Last Friday Amir Khan made his return to British boxing beating Mexican Julio Diaz by unanimous vote from the judges.
Khan was on the back foot for most of the bout, being floored in the fourth after an exception hit from Diaz. Amir claims this was one of his toughest matches, but Diaz showed no quarter, so none was given.
However tough Diaz may have been, it still seemed to be just a one punch show from him while Khan had the speed and the class and used it ruthlessly against him. The judges score cards told the story of just how close this encounter was, averaging out to 114.5-112.5 in favour of Khan. This brings Khan up to 28 wins from 31 encounters with Diaz at 40 from 48.
Even with this win in his home country, Khan still cannot win over his doubters in England. His self proclaimed title of “King Khan” makes him seem arrogant to some of his nay-sayers. His reputation in Britain has fallen far, in 2004 he won a silver medal in Athens and was hailed as a hero in his home country. His potential was said to be limitless and he went on to win a world title in the next year.
But the run up to the next Olympics was nothing like as glorious for Khan, knocked out in less than a minute by Breidis Prescott. He lost fans that night and continued to alienate himself after his defeat to Barrera in 2009. The hatred is now so bad that Khan no longer chooses to fight in Britain unless he has to and currently plans to take a short six month sabbatical as he gets married followed by a period of abstinence from fight during Ramadan.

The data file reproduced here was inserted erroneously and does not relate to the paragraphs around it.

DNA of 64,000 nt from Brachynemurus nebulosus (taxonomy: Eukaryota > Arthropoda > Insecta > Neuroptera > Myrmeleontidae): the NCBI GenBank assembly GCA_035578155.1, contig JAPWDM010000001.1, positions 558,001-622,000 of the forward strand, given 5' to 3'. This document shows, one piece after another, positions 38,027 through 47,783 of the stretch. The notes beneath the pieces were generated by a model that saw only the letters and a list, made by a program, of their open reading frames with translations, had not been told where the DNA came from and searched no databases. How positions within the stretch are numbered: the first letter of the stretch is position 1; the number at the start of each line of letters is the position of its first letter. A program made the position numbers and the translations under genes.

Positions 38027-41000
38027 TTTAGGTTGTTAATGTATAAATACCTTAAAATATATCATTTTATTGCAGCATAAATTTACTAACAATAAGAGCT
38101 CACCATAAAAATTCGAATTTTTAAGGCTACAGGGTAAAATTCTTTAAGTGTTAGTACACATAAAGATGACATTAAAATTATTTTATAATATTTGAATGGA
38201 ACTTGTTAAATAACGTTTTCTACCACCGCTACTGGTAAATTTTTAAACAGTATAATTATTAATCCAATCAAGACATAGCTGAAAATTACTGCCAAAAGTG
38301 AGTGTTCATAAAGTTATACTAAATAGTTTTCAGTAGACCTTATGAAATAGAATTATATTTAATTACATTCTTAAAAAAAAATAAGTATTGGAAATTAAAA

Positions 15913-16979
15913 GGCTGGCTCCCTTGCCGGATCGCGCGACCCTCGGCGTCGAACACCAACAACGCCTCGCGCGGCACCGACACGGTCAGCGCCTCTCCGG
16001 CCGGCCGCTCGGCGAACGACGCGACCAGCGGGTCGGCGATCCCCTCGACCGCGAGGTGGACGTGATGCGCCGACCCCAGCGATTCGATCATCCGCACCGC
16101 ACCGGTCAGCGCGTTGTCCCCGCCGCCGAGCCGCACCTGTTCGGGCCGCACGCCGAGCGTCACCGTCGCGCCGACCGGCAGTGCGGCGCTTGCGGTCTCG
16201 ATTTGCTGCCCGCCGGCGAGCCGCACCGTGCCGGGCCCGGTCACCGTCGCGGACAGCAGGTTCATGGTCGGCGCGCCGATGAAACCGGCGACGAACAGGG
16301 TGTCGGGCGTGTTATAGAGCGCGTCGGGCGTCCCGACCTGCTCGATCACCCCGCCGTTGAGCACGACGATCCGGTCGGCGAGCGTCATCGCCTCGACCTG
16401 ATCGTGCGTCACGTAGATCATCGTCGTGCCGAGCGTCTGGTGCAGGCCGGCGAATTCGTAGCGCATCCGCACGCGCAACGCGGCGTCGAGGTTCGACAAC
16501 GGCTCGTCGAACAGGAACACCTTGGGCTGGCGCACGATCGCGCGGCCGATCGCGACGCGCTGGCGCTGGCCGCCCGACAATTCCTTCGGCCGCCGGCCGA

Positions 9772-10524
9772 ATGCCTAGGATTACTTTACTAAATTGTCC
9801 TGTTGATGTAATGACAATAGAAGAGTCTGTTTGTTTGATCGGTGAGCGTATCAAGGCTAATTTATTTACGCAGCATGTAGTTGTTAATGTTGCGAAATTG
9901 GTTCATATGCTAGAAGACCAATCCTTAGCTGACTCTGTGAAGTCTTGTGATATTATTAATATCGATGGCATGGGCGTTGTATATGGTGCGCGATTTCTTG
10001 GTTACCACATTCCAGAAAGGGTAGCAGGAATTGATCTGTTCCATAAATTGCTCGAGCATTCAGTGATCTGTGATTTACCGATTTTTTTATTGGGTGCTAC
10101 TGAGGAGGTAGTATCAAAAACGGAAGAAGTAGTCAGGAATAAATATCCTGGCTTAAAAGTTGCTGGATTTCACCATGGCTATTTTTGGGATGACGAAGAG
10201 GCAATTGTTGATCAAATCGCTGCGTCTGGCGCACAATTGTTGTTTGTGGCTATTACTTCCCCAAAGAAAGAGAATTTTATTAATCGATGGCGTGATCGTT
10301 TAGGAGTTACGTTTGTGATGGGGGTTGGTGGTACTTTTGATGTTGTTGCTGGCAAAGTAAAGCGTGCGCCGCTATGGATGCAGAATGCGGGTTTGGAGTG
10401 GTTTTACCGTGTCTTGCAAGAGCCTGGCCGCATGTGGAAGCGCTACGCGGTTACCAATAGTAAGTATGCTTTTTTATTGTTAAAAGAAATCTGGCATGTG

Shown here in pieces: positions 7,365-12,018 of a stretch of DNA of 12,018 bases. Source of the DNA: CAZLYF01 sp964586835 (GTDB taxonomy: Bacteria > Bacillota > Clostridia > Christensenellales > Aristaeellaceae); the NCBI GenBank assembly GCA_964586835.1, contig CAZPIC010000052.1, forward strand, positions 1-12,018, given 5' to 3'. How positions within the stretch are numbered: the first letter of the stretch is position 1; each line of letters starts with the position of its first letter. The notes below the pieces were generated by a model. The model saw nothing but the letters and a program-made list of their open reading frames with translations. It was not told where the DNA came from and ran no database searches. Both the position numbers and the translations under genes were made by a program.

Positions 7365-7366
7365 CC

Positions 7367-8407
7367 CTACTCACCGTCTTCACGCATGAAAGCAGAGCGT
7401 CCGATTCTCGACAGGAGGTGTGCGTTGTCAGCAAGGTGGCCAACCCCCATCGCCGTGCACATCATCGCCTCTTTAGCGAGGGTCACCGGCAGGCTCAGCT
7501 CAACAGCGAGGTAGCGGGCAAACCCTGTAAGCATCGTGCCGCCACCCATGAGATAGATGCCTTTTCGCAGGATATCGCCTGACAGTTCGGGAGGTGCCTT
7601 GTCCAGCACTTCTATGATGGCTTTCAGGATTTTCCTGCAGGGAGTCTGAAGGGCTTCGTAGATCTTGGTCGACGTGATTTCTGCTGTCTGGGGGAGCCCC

However he will return in December to fight for the world titles he once held. In the past year he has once again proven himself to be Britain’s premier boxer and with the embarrassment of David Haye hopefully far behind us we need a new boxing idol.
Haye has officially retired from boxing and since his fight with Chisora in Munich he has been banned by the British licensing board but is still fighting under more dubious licenses. The Briton hopes to take on heavyweight champion Vitali Klitschko but the path to get to him will not be easy.
British Boxing has taken more than its fair share of hits recently. What used to be viewed as the ultimate gentleman’s activity, sport in its purest form, has now been tarnished by the poor form of its players.
However, light does shine from the most unusual places with Leeds born 2012 heroine Nicola Adams taking gold in the Olympics last year. She proves to us all the style that boxing can have and the humility that a world class fight can possess.